Demos Project. Ombudsman visits the Autonomous Region of the Azores on a information campaign

A delegation of the Ombudsman travels to the Autonomous Region of the Azores (RAA) from 25-29 March on a mission to publicize his activity as an independent state body that defends people who see their fundamental rights violated or are harmed by unfair or unlawful acts of the administration or other public authorities.

As part of the Demos project, the mission will be in the Legislative Assembly of the RAA, visit a school in Faial and maintain contact with local authorities of the islands of the central group of the archipelago. Learn more here.

The delegation is composed of Deputy Ombudsman Joaquim Pedro Cardoso da Costa Adjunto (in the photo), the coordinator José Álvaro Afonso and the advisor João Batista who accompany the instruction of the complaints presented in the RAA. The Ombudsman’s office has a citizen support office that works in facilities assigned by the Representative of the Republic to the Azores, and its activity is accompanied by advisors in Lisbon.

Funded by the European Union, the Demos project is part of the Territorial Cooperation Program – MAC 2014-2020, which includes the archipelagos of the Azores, Madeira, the Canaries, as well as the third countries Cape Verde, Senegal and Mauritania. It aims to improve citizens’ knowledge of the functions and accessibility of Ombudsmen and to promote participation and the creation of a culture of transparency, efficiency and effectiveness in Public Administration.

Who we are?

The Ombudsman is an independent state body that defends people who see their fundamental rights violated or feel harmed by unfair or unlawful acts of the administration or other public authorities.

In Portugal, the Ombudsman is also the National Institution of Human Rights, and it is up to him to promote and defend human rights and ensure that the Portuguese State complies with the international conventions it has signed in this area.

The Ombudsman is also a National Prevention Mechanism and must ensure that Portugal complies with the UN Convention and Protocols against Torture and Other Cruel, Inhuman or Degrading Treatment or Punishment. It does so essentially through regular visits, without prior notice, to prisons and detention centers.

It has yet another unique characteristic: it is a one-person organ. That is, all the functions of the Ombudsman are constitutionally attributed to a person – in this case, Maria Lúcia Amaral – who is elected by the Assembly of the Republic by a two-thirds majority. To carry them out, the incumbent has a team of about fifty jurists and a small administrative body – the Ombudsman’s services. The Ombudsman has a permanent seat in the Council of State, which is the highest body for political consultation of the President of the Republic.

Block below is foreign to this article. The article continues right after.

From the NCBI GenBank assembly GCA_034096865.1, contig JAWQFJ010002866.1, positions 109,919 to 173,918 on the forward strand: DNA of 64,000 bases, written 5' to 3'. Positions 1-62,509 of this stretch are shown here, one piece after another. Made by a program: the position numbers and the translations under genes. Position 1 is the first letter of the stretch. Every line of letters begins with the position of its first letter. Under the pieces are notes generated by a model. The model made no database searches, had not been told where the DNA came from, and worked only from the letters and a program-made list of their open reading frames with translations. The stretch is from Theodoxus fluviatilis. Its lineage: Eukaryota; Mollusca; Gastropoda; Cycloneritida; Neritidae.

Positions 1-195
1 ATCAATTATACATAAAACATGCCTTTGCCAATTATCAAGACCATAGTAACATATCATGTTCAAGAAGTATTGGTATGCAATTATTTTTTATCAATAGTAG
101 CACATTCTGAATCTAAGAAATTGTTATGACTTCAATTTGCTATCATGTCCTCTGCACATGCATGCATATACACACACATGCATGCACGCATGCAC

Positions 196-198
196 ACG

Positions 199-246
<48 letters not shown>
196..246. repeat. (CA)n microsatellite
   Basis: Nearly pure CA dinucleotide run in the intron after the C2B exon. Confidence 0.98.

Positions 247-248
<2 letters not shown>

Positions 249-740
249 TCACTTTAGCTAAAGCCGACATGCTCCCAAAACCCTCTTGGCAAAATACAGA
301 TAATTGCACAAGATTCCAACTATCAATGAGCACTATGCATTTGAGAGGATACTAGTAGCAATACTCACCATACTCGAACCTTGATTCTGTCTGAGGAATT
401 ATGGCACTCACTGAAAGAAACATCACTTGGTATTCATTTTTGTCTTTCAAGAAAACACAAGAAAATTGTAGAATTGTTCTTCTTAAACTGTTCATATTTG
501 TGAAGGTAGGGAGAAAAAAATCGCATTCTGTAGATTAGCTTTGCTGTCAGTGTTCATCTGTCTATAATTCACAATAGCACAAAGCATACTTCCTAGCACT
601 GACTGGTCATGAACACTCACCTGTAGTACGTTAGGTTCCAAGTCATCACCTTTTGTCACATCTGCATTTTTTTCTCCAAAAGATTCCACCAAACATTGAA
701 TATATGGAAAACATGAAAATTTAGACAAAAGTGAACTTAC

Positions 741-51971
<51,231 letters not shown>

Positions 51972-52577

A delegation of the Ombudsman travels to the Autonomous Region of the Azores (AAR) from 25-29 March on a mission to publicize his activity as an independent state body that defends people who see their fundamental rights violated or are harmed by unfair or unlawful acts of the administration or other public authorities.

As part of the Demos project, the mission will be in the Legislative Assembly of the RAA, visit a school in Faial and maintain contact with local authorities of the islands of the central group of the archipelago. To access the program click here.

The delegation is composed of Deputy Ombudsman Joaquim Pedro Cardoso da Costa Adjunto (in the photo), the coordinator José Álvaro Afonso and the advisor João Batista who accompany the instruction of the complaints presented in the RAA. The Ombudsman’s office has a citizen support office that works in facilities assigned by the Representative of the Republic to the Azores, and its activity is accompanied by advisors in Lisbon.

Funded by the European Union, the Demos project is part of the Territorial Cooperation Program – MAC 2014-2020, which includes the archipelagos of the Azores, Madeira, the Canaries, as well as the third countries Cape Verde, Senegal and Mauritania. It aims to improve citizens’ knowledge of the functions and accessibility of Ombudsmen and to promote participation and the creation of a culture of transparency, efficiency and effectiveness in Public Administration.

Who we are?

The Ombudsman is an independent state body that defends people who see their fundamental rights violated or feel harmed by unfair or unlawful acts of the administration or other public authorities.

In Portugal, the Ombudsman is also the National Institution of Human Rights, and it is up to him to promote and defend human rights and ensure that the Portuguese State complies with the international conventions it has signed in this area.

The Ombudsman is also a National Prevention Mechanism and must ensure that Portugal complies with the UN Convention and Protocols against Torture and Other Cruel, Inhuman or Degrading Treatment or Punishment. It does so essentially through regular visits, without prior notice, to prisons and detention centers.

It has yet another unique characteristic: it is a one-person organ. That is, all the functions of the Ombudsman are constitutionally attributed to a person – in this case, Maria Lúcia Amaral – who is elected by the Assembly of the Republic by a two-thirds majority. To carry them out, the incumbent has a team of about fifty jurists and a small administrative body – the Ombudsman’s services. The Ombudsman has a permanent seat in the Council of State, which is the highest body for political consultation of the President of the Republic.

To learn more, click here.